Mutiny Upset Breakers in Stoppage Time
- Updated: July 7, 2012
EAST LONGMEADOW, Mass. – Mutiny head coach Tony Horta had a decision to make in Saturday’s clash against the Breakers.
With his team down a goal to the best team in the league in the waning minutes and subs at his disposal, Horta could do one of two things: play it safe or play for the win.
“A couple of the coaches asked if we were going to go four in the back,” Horta said. “And I said ‘no, we need to go for the win.'”
So Horta tweaked the formation and put three at the top, then stood by and watched his club score two stoppage time goals in Saturday’s 2-1 comeback win over the first place Breakers at East Longmeadow High School.
“It’s great when it works out,” Horta said. “(Boston) could’ve came back and scored two (more), but fortunately for us, we were able to finish.”
While Horta may have made all the right moves in crunch time, it was his team’s relentless pursuit of three points that led to one of the biggest wins in franchise history.
After an injury to Breakers midfielder Amanda DaCosta in the 90th minute gave way to additional minutes of stoppage time, the Mutiny had to like their chances. A chance to equalize. Maybe even a chance to win it.
About a minute into stoppage time, Tiffany Weimer grabbed a ball in front of the 18 and barrelled through with a clear shot on frame. With no one but Alice Binns to beat, the Mutiny forward went inside the near post to level it just like that.
“I just got a great ball through,” Weimer said. “I knew that (Binns) made some great saves earlier and all I had to do was put it where she couldn’t reach it. I just flicked it nice and easy.”
Given where the Mutiny and Breakers resided in the standings – fifth and first, respectively – a come-from-behind draw would’ve sent the crowd home plenty happy. After all, it’s not every day that an “amateur” side gets a result against one of the top-four “professional” squads. In fact, it hadn’t happened at all in WPSL Elite.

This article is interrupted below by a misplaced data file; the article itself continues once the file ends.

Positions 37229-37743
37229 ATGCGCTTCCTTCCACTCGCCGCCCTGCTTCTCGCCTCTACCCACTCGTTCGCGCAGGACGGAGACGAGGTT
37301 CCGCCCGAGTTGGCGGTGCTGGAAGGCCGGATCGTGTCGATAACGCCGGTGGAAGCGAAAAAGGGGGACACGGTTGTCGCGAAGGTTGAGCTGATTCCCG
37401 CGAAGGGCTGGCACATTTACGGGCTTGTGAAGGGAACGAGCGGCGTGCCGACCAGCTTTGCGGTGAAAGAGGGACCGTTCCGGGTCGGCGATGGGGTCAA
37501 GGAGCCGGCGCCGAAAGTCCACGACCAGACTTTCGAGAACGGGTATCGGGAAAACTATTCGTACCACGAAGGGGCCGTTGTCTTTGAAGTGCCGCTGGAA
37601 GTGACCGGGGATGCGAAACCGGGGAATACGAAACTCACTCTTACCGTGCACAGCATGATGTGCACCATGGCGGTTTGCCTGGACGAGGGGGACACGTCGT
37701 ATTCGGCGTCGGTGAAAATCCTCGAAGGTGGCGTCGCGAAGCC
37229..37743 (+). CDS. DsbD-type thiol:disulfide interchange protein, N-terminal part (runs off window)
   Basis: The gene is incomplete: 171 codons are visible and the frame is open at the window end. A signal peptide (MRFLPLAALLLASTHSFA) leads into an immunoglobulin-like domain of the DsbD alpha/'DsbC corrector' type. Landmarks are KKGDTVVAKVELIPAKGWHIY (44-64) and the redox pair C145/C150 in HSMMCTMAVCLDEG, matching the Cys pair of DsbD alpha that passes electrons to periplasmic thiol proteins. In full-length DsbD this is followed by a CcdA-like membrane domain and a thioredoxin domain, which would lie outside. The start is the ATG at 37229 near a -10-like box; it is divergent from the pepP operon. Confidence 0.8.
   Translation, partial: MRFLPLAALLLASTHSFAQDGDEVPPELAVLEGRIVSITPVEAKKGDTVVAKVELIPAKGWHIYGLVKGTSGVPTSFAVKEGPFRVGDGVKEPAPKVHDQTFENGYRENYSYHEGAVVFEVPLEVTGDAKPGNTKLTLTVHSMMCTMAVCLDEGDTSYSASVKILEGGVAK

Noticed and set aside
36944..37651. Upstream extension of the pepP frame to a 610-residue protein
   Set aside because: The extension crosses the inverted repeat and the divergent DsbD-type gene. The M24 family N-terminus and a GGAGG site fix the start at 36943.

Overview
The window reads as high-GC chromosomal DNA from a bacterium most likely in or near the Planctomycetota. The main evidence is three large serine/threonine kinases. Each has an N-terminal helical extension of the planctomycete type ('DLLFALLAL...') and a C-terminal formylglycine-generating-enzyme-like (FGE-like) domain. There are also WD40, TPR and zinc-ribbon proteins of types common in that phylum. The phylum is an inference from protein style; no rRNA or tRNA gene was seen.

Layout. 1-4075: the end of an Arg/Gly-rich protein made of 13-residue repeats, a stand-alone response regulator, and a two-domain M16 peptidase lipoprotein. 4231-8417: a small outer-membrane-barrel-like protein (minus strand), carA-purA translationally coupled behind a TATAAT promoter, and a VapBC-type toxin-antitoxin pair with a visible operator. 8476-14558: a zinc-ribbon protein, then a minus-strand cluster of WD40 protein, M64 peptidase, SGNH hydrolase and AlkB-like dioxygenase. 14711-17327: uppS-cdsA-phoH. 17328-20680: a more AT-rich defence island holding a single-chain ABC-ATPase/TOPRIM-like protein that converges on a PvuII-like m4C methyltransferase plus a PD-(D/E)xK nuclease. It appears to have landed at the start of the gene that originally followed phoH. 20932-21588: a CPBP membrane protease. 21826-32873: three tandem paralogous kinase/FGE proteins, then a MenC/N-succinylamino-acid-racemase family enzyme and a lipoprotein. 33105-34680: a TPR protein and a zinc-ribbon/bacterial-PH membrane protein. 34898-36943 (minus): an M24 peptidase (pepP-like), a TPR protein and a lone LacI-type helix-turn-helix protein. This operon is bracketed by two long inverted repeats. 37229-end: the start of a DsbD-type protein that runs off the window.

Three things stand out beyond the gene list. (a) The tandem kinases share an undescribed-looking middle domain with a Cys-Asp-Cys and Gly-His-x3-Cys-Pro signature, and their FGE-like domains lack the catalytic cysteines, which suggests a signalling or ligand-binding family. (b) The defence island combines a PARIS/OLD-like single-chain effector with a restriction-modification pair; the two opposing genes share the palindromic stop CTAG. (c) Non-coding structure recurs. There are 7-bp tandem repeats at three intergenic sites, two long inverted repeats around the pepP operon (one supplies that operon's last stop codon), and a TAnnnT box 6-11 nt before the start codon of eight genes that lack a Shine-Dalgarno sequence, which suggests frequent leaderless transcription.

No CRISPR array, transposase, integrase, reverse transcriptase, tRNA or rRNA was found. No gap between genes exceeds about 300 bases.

That was, of course, until the final moments of stoppage time transpired. And for the Mutiny, those scenes unfolded in a manner fit for a Hollywood ending.
With the seconds ticking away from the referee’s watch, the Mutiny mounted one final advance. Becca Mays carried it down the right flank before crossing it into the area, where an unmarked Taleen Dimirdjian tapped it through. Game. Set. Match.
“I just kind of sprinted into the box where I felt there were no other defenders in there,” Dimirdjian said. “Becca just put a great cross in and I just had to finish it.”
Even though Weimer and Dimirdjian were the Mutiny’s most visible heroes, the comeback wouldn’t have been possible without the efforts of goalkeeper Vikki Alonzo.
At the half hour mark, the Mutiny keeper made what can only be described as one of the most sensational saves of the season. With the scoreboard unblemished, DaCosta collected a pass from Kyah Simon near the top of the box and fired away a shot that had visions of finding the back of the net. But that was until Alonzo acrobatically twisted into its path to make an astonishing behind-the-back save.
Alonzo rose to the occasion again in the 74th minute, when Simon confidently tapped a Leslie Osbourne pass toward an open net before the effort was denied right on the doorstep.
“She was big,” Horta said of his starting keeper. “She made some key saves at the beginning when they could’ve scored.”
Yet, even when Simon did score in the 47th minute to give the Breakers the advantage, the Mutiny never backed down. Not with a tired Breakers side on the pitch. And most certainly not in front a packed stadium.
With nothing to lose and everything to gain, the Mutiny pulled it off. Thanks to an unshakable brand of determination – oh, and a big gamble by their boss – the Mutiny delivered a win that won’t be soon forgotten by the 1,031 in attendance.
“It was huge!” Dimirdjian said. “I think the last couple of minutes was all about hard work and making sure we stayed connected up top. We certainly did that and gave a lot of energy and I think it really made the difference in the end.”